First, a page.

The only college team I can get worked up over is my alma mater, the Northwestern Wildcats. When I was at school there in the late 1980s, they were as terrible as a football team could be. The marshmallow fights that raged in the student section during the games were more interesting than anything on the field. Jangling your keys during a kickoff (and there were many of them during a typical game) was a chance to participate in the action in some small way. And I can’t remember which team’s fans started laughing at our team’s ineptitude after running a long touchdown play, but it really doesn’t matter which one it was. Hearing their laughter in the first place was bad enough.

In the four years that I was an undergraduate, the football team won eight games. Eight wins is a disappointing year for some football teams, but that’s all I got to see in four years. Two of those wins came against Illinois, so it’s not all bad, I suppose.

Things have improved dramatically since then, starting in 1995. Pat Fitzgerald will be around as the coach for many years to come, and he’ll keep the football program moving in a direction that’s both competitive on the field and successful in the classroom. He’ll make sure that the “student” part of student-athlete comes first, as it should be.

So playing, and winning, a road game against Syracuse yesterday was the best start to a season that can be anticipated. It was apparently an exciting, even thrilling, game to watch, but I was out with my family and have to learn about it through second-hand accounts in the news. Win or lose, I’m proud to be affiliated with a school that does it the right way in college football. Now bring on Vanderbilt!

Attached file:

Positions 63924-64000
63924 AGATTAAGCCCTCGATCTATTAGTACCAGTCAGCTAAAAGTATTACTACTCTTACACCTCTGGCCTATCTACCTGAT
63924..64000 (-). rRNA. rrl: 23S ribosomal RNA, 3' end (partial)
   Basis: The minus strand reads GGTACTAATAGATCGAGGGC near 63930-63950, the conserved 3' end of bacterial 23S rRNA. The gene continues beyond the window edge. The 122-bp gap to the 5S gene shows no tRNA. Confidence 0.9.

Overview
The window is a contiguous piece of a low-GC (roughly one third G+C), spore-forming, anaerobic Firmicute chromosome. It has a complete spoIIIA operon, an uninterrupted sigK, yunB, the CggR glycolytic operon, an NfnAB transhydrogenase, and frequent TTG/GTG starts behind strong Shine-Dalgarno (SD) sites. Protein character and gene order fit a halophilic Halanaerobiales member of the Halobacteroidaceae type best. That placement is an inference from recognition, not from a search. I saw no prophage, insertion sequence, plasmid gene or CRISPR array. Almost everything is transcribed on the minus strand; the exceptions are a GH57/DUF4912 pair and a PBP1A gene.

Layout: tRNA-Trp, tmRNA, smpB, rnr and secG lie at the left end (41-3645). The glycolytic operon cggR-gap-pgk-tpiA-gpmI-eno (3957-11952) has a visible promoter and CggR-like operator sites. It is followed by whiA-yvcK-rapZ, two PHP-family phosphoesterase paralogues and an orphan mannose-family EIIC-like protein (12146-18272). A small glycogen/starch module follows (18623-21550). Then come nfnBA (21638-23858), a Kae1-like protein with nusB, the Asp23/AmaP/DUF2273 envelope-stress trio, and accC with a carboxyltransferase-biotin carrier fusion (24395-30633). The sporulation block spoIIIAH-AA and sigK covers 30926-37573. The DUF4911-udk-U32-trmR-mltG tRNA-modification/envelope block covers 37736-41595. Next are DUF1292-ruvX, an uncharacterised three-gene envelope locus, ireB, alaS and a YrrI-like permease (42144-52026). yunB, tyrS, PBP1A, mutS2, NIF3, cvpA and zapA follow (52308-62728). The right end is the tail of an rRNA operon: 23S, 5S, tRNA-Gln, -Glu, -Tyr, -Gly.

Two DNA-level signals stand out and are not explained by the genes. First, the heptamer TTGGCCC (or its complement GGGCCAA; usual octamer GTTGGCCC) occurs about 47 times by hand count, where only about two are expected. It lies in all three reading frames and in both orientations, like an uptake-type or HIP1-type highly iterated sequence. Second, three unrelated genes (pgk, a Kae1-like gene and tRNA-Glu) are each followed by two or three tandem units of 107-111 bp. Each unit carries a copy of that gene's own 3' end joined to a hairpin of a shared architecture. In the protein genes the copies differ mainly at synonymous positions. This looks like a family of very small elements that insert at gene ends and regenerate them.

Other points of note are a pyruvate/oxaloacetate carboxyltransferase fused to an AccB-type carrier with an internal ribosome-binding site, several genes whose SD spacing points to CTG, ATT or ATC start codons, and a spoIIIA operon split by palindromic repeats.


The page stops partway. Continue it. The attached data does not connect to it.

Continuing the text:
Go Cats!

As a Northwestern alum, sports are not always a happy topic of conversation. Yes, the football team is a long way from the days of marshmallow fights in the stands. That, and tailgating, used to be the only thing to look forward to on a Saturday afternoon when I went to school there. But they can’t quite get over the hump when it comes to winning a bowl game. It’s great to play in bowl games in the first place, but the annual losing of a game to start the new year off is tiresome.

And the basketball team, well, let’s say if you can’t get to the NCAA tournament after having two very good four-year starters (Michael “Juice” Thompson and John Shurna), it’s not looking good for the near future. Every year they win a game against a ranked opponent, and get the conversation going about whether this will finally be THE YEAR, and every year there’s a flameout in the Big Ten tournament, followed by an NIT berth, and sometimes not even that. That, too, is getting to be very old now.

But what’s not old is the success of the women’s lacrosse team. They’ve won six national championships in the last seven years, and are going for their seventh title in eight years tonight. (UPDATE: They won. It’s now seven titles in eight years). If winning is important, I suggest this is a better place to focus attention than football or basketball.

To be better than every other team in college athletics, in any sport, is a tremendous feat. There are many more schools playing the games than there are championships to be had. So why does Kentucky and their One-year-and-then-off-to-the-NBA basketball team deserve so much attention? Or the Whichever-school-from-the-SEC-wins-this-year football champions mean more than all the others? Colleges weren’t meant to be a developmental league for the NFL, the NBA, or any other sport. So why have they become that, over the years? It’s only because we have allowed it to be such.